Abdul Rafeeq Khan, a street vendor, died after setting himself on fire on the premises of the Lucknow Municipality (Uttar Pradesh) in May 2005 after he and other vendors were displaced to accommodate a contractor. Gopal Krishna Kashyap, a seller of parathas (Indian bread) in Patiala (Punjab), in full view of a 200-strong crowd and TV cameras, fatally set himself ablaze because he had been displaced to 'beautify' the city during the Indo-Pak cricket matches in 2004. Pappu Rathore immolated himself on the streets of Gwalior (Madhya Pradesh) in January 2006, a year after he had been removed and could find no alternative employment.
These three public suicides tragically illustrate the extreme measures that street vendors may take to as they battle an economic war declared on them in the form of relentless clearance operations launched by civic authorities in several cities across India.
Street vendors in the capital, Delhi - who number between 250,000 to 500,000 - have been thrown into even greater despair following a Supreme Court judgment on March 8, 2006 directing the Municipal Corporation of Delhi (MCD) to remove all "unauthorized" street vendors from the city's streets within two weeks. The court said that they interfere with the "fundamental rights of the citizens" by squatting on footpaths and roads meant for the benefit of ordinary people living in those localities.
The court had ordered that since the MCD had failed to produce a workable plan for creating authorized hawker zones in Delhi, in accordance with the National Policy for Street Vendors (NPSV) 2004, they should remove all "unauthorized" vendors. The MCD has been given eight weeks to present a realistic plan to implement the NPSV. But in the meantime, it has been ordered to submit a compliance report within four weeks on the action taken to evict all unlicensed street hawkers.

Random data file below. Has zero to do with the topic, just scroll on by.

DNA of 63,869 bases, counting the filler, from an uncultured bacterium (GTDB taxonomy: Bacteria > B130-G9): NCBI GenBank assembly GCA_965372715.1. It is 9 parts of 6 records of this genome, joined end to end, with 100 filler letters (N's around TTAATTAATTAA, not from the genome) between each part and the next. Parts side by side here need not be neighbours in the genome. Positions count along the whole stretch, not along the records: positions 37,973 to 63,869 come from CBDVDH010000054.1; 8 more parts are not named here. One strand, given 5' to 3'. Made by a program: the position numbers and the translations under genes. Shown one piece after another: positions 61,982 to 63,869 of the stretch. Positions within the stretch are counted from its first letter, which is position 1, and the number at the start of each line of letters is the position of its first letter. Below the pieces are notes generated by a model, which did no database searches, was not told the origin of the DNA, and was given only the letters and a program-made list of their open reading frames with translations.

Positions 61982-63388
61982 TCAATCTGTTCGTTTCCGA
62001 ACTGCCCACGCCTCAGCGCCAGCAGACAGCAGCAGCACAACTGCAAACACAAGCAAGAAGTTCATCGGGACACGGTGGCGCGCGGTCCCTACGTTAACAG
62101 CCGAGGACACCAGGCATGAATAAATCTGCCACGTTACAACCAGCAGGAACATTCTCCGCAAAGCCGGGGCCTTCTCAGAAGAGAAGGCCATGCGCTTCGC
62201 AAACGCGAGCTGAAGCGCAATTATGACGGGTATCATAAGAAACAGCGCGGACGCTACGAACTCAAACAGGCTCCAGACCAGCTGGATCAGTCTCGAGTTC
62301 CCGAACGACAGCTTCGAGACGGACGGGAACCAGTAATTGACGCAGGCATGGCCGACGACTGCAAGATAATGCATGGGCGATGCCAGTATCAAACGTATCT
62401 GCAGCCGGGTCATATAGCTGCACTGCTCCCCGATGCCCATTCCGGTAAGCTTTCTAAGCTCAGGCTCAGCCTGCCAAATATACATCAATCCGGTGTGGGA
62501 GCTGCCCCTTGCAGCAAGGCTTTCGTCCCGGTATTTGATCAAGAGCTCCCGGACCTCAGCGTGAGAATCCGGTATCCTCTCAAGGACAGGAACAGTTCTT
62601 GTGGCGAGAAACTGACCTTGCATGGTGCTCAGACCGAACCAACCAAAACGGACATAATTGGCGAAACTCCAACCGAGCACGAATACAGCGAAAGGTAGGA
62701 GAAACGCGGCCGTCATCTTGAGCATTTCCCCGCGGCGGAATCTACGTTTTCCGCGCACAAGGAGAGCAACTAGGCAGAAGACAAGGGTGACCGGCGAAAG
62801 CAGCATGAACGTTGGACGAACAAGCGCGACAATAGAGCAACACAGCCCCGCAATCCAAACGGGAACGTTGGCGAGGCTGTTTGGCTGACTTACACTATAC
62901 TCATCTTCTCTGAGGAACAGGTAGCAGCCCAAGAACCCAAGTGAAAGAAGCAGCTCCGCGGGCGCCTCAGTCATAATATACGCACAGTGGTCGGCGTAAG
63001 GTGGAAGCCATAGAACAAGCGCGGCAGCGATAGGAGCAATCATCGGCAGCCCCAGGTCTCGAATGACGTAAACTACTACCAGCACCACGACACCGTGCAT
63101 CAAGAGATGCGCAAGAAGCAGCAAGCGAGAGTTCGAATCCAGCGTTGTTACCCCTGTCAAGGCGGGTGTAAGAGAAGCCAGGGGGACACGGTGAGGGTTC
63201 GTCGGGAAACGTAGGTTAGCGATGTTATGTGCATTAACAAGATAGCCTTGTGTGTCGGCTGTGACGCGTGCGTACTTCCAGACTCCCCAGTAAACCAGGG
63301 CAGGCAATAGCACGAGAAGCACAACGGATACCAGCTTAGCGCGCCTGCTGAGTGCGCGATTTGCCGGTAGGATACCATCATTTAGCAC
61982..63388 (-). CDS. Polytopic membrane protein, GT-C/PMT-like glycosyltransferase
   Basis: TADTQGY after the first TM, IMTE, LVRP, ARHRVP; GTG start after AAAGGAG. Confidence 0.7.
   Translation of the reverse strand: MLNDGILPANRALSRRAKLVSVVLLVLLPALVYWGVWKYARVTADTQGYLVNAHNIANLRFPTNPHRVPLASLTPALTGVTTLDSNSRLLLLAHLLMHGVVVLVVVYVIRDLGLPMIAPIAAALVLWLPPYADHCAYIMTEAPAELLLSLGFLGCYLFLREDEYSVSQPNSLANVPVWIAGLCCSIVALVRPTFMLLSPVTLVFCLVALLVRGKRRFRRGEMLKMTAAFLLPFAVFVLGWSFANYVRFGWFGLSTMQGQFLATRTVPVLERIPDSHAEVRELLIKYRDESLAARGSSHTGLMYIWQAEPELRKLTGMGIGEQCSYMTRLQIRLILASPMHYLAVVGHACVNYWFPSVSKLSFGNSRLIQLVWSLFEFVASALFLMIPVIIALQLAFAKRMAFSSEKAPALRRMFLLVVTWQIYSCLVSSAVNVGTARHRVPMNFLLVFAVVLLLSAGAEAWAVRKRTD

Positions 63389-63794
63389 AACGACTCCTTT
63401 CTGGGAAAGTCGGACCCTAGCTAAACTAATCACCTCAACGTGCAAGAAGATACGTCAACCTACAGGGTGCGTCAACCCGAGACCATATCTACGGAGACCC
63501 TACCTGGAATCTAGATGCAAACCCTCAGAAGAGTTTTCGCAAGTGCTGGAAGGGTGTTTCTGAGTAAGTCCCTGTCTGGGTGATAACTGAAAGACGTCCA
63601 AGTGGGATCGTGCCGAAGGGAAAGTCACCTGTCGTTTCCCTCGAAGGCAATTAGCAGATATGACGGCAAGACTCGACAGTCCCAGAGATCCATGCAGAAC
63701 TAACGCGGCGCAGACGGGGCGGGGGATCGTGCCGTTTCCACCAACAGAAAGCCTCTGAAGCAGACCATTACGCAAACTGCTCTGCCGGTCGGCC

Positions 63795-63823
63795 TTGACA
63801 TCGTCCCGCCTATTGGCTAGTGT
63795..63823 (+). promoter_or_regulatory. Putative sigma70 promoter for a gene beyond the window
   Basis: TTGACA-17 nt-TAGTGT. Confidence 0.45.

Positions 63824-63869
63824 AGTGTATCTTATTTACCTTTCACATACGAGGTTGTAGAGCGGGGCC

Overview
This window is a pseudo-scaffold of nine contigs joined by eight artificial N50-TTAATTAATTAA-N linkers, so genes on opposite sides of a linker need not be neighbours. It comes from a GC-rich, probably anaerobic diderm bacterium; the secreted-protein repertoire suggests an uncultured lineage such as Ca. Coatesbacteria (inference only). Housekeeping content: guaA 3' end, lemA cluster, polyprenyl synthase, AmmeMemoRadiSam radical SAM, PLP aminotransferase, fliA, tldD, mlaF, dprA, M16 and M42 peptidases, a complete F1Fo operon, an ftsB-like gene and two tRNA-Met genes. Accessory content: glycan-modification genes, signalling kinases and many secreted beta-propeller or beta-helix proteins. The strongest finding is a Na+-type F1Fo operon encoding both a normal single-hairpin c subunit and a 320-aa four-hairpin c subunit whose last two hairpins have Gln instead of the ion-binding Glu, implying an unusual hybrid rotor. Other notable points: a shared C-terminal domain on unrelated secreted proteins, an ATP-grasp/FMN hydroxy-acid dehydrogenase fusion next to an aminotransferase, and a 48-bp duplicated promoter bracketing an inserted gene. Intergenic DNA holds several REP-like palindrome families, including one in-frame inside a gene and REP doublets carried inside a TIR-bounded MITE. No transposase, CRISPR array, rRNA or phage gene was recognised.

Social activists have strongly decried the Supreme Court order, saying it amounts to punishing the victims and rewarding the offenders. It will spell doom and disaster for the hundreds of thousands who earn their living from hawking and vending, asserts Madhu Kishwar of Manushi, a Delhi-based NGO, which has spearheaded the campaign to legitimize street vendors. Its impact will be felt not just in Delhi but on 10 million hawkers and their dependents in other cities, since their municipal bodies have likewise failed to give legal space to hawkers, she states.
The Supreme Court judgment raises several important issues, points out Renana Jhabvala of SEWA Bharat (the Delhi office of the Self-Employed Women's Association). For one, it negates earlier Supreme Court orders. Sodhan Singh vs NDMC, for instance, made it clear that footpaths have multiple uses and that street or pavement hawkers cannot be denied their fundamental right to livelihood under Article 19(i)(g) of the Constitution of India.
Jhabvala has some very pertinent questions that the Honorable court has not adequately addressed: Why ask for removal of street vendors if the policy has not yet been implemented? And who will be given the vending sites in hawking zones if all genuine hawkers have already been removed by the use of police force as required by the Court?
If the hawker zones are created after the hawkers are forcibly driven away, powerful local politicians in collaboration with lower level municipal officials will eventually be able to corner most of the prime vending spots for their henchmen, claims Kishwar.